After the shooting at UVA we posted some information on social to quickly help parents and families through our immediate crisis. We are hopeful that these stories will never have to be returned to, but we are posting them here in case they can help in the future. Take care of each other.
Talking to Kids About the UVA Shooting by Amanda Sovik-Johnston, Ph.D.
You all, lots of parents in Charlottesville and Albemarle (and honestly, the world) are scared about what to say to their children today. We all imagined what we would do in this instance but never hoped we would have to do it. Almost all schools are canceled so here is a general script
1) Let your children know they aren’t going to school because of a shooting at UVA. Be honest– your kids will find out the truth from classmates or older siblings. You want to be the person who gives children the most organized version of the story and in a way that feels safe.
Say something along the lines of, “a few people died.” Again, not too many details but enough to let them know that you are telling them the truth.
2) Let them know they are safe (even if it feels hard to believe it sometimes).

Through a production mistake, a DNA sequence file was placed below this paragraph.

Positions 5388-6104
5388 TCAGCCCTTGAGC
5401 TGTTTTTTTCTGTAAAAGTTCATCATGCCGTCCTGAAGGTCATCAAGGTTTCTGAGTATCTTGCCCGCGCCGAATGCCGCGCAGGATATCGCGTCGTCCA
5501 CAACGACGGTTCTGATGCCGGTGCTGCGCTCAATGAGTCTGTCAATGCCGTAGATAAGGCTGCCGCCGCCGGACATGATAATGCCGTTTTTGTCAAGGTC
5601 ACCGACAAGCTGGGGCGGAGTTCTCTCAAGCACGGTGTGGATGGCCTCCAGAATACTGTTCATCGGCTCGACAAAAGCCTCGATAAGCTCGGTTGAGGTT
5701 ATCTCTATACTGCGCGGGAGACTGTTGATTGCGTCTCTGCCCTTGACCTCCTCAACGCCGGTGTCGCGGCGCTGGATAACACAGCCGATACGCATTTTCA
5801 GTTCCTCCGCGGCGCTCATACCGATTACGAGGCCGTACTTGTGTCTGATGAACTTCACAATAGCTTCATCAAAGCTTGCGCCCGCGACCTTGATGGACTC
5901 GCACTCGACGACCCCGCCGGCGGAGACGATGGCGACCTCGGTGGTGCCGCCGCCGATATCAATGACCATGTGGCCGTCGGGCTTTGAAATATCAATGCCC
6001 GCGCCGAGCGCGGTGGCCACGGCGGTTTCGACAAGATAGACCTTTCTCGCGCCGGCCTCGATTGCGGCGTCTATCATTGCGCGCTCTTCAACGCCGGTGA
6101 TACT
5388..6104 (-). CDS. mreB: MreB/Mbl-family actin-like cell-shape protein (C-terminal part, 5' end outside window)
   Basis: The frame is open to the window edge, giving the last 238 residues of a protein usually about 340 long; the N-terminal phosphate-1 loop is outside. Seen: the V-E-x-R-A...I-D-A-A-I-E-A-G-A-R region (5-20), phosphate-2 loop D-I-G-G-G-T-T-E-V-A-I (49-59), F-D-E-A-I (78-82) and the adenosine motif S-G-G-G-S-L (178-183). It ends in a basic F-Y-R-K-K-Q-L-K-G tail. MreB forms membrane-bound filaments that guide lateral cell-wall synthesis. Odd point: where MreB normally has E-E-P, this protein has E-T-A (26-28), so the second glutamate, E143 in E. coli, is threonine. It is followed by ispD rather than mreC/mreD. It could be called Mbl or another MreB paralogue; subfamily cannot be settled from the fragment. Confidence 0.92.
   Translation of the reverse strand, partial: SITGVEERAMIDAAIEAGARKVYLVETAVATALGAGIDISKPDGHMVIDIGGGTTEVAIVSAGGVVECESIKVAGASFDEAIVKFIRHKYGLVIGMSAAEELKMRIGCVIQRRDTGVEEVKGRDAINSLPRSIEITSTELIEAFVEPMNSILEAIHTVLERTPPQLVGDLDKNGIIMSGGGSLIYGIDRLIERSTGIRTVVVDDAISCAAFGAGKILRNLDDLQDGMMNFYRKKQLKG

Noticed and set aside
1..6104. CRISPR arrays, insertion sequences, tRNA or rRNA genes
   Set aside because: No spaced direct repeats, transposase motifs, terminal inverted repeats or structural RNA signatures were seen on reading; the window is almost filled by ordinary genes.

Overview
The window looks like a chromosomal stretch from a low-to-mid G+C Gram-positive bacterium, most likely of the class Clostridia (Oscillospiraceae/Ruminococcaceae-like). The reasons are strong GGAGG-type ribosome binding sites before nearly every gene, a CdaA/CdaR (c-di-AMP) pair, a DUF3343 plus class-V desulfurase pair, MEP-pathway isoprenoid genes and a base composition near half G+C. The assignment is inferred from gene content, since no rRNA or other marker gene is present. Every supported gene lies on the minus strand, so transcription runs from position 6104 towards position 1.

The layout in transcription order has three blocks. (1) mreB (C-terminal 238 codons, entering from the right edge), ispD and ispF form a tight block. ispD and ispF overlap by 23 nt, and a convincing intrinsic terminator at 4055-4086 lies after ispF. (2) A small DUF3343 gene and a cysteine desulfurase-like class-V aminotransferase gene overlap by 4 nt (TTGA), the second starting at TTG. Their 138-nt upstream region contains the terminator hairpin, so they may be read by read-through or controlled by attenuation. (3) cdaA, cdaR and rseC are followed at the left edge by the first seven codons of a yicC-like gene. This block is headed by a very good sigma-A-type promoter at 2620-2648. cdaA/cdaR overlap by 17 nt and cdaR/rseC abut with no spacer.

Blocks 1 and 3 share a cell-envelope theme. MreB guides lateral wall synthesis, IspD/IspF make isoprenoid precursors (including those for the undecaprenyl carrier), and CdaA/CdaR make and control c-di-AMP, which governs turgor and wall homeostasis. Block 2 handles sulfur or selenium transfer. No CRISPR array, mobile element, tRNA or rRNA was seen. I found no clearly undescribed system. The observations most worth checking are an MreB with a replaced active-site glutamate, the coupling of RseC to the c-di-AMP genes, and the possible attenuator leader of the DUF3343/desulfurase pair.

3) Be matter of fact and calm. Express your own emotions in a calm and controlled way. “I am scared, too. It is really really sad.”
For those with older kids, you can let a little more emotion in because that is true, but not enough to make your kids feel like they are taking care of you.
4) If you are having a hard time staying calm, take a walk or deep breaths before you talk to your kids. Your calm will allow your kids to be able to process their own feelings in a safe way. Your calm will also enable them to develop the story you give them as their baseline of understanding for what happened. This way, if they hear a story tomorrow, it will be incorporated into YOUR safe story, not a scary story.
5) If you talk to adults (or to older kids in a different way) about it throughout the day, make sure your kids aren’t near. This is scary for us all so of course you are going to talk to help yourself. Remember to be mindful.
PS- I just told my kids one by one and asked the older kids to be mindful about how they talk about it with the younger kids. They all noted that they were scared, which I normalized and said I was scared, too. One of them talked about his math test today, “I wouldn’t be able to concentrate because I’d be worried and I want to do well.” Just thought that line sort of summed up what these kids are experiencing…
And here is our Podcast, “How Do You Help Kids Feel Safe in a World that Feels Increasingly Unsafe.”